Biotic and abiotic conditions in soil pose major constraints on growth and reproductive success of plants. Fungi are important agents in plant soil interactions but the belowground mycobiota associated with plants remains poorly understood. We grew one genotype each from Sweden and Italy of the widely studied plant model Arabidopsis thaliana. Plants were grown under controlled conditions in organic topsoil local to the Swedish genotype, and harvested after ten weeks. Total DNA was extracted from three belowground compartments: endosphere (sonicated roots), rhizosphere and bulk soil, and fungal communities were characterized from each by amplification and sequencing of the fungal barcode region ITS2. Fungal species diversity was found to decrease from bulk soil to rhizosphere to endo-sphere. A significant effect of plant genotype on fungal community composition was detected only in the endosphere compartment. Despite A. thaliana being a non-mycorrhizal plant, it hosts a number of known mycorrhiza fungi in its endosphere compartment, which is also colonized by endophytic, pathogenic and saprotrophic fungi. Species in the Archaeorhizomycetes were most abundant in rhizosphere samples suggesting an adaptation to environments with high nutrient turnover for some of these species. We conclude that A. thaliana endosphere fungal communities represent a selected subset of fungi recruited from soil and that plant genotype has small but significant quantitative and qualitative effects on these communities.

Keywords
Arabidopsis, Archaeorhizomcyetes, Brassicaceae, Ion Torrent, ITS metabarcoding, Rhizosphere
National Category
Botany
Identifiers
urn:nbn:se:uu:diva-354246 (URN)10.1016/j.funbio.2017.12.013 (DOI)000430773300005 ()29551197 (PubMedID)
Funder
Swedish Research Council, 349-2007-8731Swedish Research Council, 2012-3950Australian Research Council, DE150100542Australian Research Council, DP150103414
Note

De 2 första författarna delar förstaförfattarskapet.

Available from: 2018-06-19 Created: 2018-06-19 Last updated: 2019-08-28Bibliographically approved
Hagström, E. & Andersson, S. G. E. (2018). The challenges of integrating two genomes in one cell. Current Opinion in Microbiology, 41, 89-94
Open this publication in new window or tab >>The challenges of integrating two genomes in one cell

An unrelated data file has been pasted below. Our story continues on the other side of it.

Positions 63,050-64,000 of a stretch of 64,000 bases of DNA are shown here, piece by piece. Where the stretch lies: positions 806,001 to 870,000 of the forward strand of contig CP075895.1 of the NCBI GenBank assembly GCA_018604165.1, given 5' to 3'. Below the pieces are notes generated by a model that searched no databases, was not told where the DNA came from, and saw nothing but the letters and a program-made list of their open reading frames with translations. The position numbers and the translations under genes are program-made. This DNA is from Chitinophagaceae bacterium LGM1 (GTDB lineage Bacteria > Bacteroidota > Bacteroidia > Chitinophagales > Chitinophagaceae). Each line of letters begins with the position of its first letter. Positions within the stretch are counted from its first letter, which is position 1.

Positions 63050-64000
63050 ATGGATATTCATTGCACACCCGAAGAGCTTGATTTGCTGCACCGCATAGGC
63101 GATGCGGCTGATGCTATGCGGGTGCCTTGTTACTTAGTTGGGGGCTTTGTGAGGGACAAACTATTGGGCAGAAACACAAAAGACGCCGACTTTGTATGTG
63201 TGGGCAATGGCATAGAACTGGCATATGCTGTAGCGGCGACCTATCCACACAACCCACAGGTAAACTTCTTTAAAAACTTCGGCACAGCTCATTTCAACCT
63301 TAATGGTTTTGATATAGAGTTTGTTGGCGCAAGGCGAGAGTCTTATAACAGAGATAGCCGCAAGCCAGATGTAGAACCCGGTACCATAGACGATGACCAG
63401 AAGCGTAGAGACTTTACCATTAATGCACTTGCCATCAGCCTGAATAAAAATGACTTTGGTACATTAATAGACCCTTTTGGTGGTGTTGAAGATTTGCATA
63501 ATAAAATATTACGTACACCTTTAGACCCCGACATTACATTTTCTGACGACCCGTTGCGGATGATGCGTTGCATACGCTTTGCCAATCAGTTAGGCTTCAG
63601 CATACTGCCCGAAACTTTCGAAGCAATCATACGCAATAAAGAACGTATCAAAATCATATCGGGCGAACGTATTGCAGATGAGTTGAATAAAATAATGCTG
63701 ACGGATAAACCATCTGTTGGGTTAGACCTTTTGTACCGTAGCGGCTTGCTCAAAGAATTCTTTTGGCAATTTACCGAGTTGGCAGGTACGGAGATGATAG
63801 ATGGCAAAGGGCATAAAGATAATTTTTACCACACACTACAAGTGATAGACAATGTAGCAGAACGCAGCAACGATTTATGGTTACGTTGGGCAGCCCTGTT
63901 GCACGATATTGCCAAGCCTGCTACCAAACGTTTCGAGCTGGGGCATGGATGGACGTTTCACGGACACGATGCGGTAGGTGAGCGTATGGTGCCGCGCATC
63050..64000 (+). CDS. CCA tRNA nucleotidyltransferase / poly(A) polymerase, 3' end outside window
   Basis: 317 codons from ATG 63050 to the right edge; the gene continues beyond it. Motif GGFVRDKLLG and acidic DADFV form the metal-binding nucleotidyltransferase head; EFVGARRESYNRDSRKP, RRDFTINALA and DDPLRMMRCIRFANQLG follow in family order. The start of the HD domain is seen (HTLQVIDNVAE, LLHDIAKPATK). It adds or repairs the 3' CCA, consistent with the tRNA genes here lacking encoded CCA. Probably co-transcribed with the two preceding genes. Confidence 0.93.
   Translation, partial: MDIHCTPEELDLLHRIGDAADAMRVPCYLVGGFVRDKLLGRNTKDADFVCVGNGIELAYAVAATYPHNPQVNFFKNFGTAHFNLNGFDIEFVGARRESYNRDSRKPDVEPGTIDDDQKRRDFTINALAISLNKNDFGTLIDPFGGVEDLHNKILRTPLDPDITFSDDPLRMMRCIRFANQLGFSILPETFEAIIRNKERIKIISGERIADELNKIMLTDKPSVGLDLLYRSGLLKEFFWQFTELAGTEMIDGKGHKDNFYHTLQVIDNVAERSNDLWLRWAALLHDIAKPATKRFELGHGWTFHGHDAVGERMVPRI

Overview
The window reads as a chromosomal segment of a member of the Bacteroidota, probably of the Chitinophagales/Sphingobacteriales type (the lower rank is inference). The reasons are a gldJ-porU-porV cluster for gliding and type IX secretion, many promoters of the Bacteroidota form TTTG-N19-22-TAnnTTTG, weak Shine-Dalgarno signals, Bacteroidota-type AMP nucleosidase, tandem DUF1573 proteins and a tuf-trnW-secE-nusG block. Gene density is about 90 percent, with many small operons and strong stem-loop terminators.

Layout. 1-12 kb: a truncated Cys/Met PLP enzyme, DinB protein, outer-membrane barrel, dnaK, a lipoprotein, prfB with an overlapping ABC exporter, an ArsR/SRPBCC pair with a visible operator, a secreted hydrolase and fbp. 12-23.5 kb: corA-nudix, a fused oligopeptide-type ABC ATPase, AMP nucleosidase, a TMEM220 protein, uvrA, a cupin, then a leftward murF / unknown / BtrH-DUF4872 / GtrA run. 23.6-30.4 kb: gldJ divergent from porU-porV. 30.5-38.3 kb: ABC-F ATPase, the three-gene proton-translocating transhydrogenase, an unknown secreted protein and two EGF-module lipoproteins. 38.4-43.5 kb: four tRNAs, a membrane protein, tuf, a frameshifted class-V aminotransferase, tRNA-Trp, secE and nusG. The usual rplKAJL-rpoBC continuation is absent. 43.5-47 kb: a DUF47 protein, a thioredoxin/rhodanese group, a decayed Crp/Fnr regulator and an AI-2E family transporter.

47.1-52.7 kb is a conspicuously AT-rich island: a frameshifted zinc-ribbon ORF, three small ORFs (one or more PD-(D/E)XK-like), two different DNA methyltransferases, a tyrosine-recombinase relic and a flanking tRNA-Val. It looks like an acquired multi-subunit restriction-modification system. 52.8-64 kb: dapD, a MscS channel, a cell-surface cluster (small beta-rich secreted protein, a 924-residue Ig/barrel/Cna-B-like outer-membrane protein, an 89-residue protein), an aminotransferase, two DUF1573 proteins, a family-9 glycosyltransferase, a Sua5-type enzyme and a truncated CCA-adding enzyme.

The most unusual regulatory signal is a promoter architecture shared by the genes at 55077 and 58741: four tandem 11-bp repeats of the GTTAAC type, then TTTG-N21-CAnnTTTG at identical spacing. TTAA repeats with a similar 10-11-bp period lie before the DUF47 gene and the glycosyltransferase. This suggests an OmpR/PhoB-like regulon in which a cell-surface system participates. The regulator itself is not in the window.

2018 (English)In: Current Opinion in Microbiology, ISSN 1369-5274, E-ISSN 1879-0364, Vol. 41, p. 89-94Article, review/survey (Refereed) Published
Abstract [en]

Mutualistic bacteria and mitochondria have small genomes that harbor host-essential genes. A major question is why a distinct bacterial or mitochondrial genome is needed to encode these functions. The dual location of genes demand two sets of information processing systems, coordination of gene expression and elaborate transport systems. A simpler solution would be to harbor all genes in a single genome. Functional gene transfers to the host nuclear genome is uncommon in mutualistic bacteria and lost gene functions are rather rescued by co-symbiotic bacteria. Recent findings suggest that the mitochondria! genome is retained to avoid conflicting signals between protein targeting pathways in the cell. However, if the selective pressure for oxygenic respiration is lost, the mitochondrial genome will start to deteriorate and soon be lost.

Place, publisher, year, edition, pages
CURRENT BIOLOGY LTD, 2018
National Category
Cell and Molecular Biology
Identifiers
urn:nbn:se:uu:diva-357190 (URN)10.1016/j.mib.2017.12.003 (DOI)000429514300014 ()29277086 (PubMedID)
Funder
Swedish Research Council, 349-2007-8732Swedish Research Council, 621-2014-4460Knut and Alice Wallenberg Foundation, 2011.0148Knut and Alice Wallenberg Foundation, 2012.0075
Available from: 2018-08-13 Created: 2018-08-13 Last updated: 2018-08-13Bibliographically approved
Sun, Y., Tamarit, D. & Andersson, S. (2017). Switches in Genomic GC Content Drive Shifts of Optimal Codons under Sustained Selection on Synonymous Sites. Genome Biology and Evolution, 9(10), 2560-2579
Open this publication in new window or tab >>Switches in Genomic GC Content Drive Shifts of Optimal Codons under Sustained Selection on Synonymous Sites
2017 (English)In: Genome Biology and Evolution, ISSN 1759-6653, E-ISSN 1759-6653, Vol. 9, no 10, p. 2560-2579Article in journal (Refereed) Published
Abstract [en]

The major codon preference model suggests that codons read by tRNAs in high concentrations are preferentially utilized in highly expressed genes. However, the identity of the optimal codons differs between species although the forces driving such changes are poorly understood. We suggest that these questions can be tackled by placing codon usage studies in a phylogenetic framework and that bacterial genomes with extreme nucleotide composition biases provide informative model systems. Switches in the background substitution biases from GC to AT have occurred in Gardnerella vaginalis (GC = 32%), and from AT to GC in Lactobacillus delbrueckii (GC=62%) and Lactobacillus fermentum (GC = 63%). We show that despite the large effects on codon usage patterns by these switches, all three species evolve under selection on synonymous sites. In G. vaginalis, the dramatic codon frequency changes coincide with shifts of optimal codons. In contrast, the optimal codons have not shifted in the two Lactobacillus genomes despite an increased fraction of GC-ending codons. We suggest that all three species are in different phases of an on-going shift of optimal codons, and attribute the difference to a stronger background substitution bias and/or longer time since the switch in G. vaginalis. We show that comparative and correlative methods for optimal codon identification yield conflicting results for genomes in flux and discuss possible reasons for the mispredictions. We conclude that switches in the direction of the background substitution biases can drive major shifts in codon preference patterns even under sustained selection on synonymous codon sites.